Efficiency is more than modern insulation and state-of-the-art heating systems. We need smart building technologies and efficient building operations if we are going to move the needle on decarbonisation, especially in brownfield applications. A huge amount of leverage is being wasted. Buildings should—and can—contribute much more to the global decarbonisation effort.

Yet we must not focus just on buildings. We have to take into account synergies and efficiency gains on the community and city levels.

 

Read the full article here

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Wide coalition of stakeholders spells out expectations on “Fit for 55” package

Ahead of the European Council’s discussion on 25 May about the new climate and energy legislation (so called Fit for 55 Package), EU-ASE joined with European businesses, investor groups, local and regional authorities and NGOs calling upon EU decision makers to ensure that the upgraded climate and energy legislation increases the EU’s climate ambition to the highest possible level.

Signed by 50 organisations, the joint letter highlights that “If the European Green Deal is the EU’s growth strategy, the new climate and energy legislation should be its engine”. Based on this principle, the letter calls upon the EU Heads of State to further step up the EU’s climate action by expanding the scope of the EU 2030 target. It also urges EU decision makers to strengthen the Emission Trading System and to maintain and increase nationally binding targets under the Effort Sharing Regulation (ESR) covering emissions from road transport, buildings and agriculture and waste.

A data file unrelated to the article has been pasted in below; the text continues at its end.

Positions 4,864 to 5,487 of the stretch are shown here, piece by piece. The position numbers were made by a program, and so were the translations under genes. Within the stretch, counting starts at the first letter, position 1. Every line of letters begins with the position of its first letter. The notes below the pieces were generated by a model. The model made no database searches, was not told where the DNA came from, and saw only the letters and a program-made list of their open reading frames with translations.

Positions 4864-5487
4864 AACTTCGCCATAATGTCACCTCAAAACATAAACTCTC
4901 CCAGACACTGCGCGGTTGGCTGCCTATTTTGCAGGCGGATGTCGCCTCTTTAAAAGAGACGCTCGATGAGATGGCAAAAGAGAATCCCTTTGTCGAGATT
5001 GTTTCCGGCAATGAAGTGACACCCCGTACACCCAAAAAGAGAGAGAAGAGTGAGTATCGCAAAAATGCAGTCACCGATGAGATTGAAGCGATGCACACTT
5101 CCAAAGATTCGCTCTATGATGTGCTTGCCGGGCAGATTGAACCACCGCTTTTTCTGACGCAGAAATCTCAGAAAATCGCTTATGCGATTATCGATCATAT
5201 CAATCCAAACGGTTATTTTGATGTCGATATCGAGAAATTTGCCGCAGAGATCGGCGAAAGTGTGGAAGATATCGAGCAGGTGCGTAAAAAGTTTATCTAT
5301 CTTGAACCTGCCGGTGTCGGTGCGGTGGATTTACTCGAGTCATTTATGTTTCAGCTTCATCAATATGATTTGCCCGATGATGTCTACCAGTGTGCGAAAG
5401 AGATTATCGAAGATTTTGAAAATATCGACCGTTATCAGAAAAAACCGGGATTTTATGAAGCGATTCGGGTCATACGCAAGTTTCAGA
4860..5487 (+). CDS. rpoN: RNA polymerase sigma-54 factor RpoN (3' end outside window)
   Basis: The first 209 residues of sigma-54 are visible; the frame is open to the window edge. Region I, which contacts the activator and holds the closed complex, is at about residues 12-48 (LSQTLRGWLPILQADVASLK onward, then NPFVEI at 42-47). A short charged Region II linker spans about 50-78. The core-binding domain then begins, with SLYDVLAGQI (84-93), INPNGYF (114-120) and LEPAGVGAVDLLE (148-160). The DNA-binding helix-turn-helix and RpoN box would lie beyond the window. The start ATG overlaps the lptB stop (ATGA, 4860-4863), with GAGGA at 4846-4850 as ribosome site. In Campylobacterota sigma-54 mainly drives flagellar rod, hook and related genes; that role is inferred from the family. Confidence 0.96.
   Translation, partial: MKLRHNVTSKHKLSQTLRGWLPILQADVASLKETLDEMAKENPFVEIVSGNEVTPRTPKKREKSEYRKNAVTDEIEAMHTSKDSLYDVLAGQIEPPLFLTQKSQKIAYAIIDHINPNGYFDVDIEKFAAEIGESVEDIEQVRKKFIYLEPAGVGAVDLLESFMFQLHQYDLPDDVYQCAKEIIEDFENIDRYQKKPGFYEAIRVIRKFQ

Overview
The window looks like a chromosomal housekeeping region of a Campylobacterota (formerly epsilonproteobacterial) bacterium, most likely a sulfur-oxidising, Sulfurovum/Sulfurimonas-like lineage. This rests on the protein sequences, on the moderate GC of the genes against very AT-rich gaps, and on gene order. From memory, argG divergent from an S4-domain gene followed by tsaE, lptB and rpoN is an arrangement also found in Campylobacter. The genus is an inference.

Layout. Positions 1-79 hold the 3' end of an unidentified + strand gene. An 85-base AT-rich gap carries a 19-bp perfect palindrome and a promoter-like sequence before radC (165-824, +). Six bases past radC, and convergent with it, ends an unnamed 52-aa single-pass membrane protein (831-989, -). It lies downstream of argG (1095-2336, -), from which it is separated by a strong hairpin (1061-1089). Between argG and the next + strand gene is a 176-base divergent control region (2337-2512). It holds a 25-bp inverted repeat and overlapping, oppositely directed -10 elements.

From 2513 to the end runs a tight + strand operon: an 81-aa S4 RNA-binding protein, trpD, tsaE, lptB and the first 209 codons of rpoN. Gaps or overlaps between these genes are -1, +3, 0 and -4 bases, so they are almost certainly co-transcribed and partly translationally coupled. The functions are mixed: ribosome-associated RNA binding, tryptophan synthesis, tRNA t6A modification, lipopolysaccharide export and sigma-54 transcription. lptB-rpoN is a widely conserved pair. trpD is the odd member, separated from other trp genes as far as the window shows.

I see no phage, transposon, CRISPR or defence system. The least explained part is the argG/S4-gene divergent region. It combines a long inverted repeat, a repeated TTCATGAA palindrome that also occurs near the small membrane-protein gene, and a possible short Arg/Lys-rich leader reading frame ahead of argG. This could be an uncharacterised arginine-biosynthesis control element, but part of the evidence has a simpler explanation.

Finally, the letter reminds the importance of increasing targets for renewable energy and energy efficiency in line with higher climate ambition and ensuring that they are binding, and concludes by highlighting the need to have full synergy between climate and energy legislation and other EU targets, policies and measures.

Stakeholders representing over 2.700 cities, 330 regions, investors with over €37tn in assets, more than 1.100 companies and 390 NGOs, emphasise the importance of creating synergy between the “Fit for 55” Package and national, local and regional EU funding opportunities in order to send a strong signal that EU funds will support the implementation of the EU’s enhanced climate objectives.

 

Read the full letter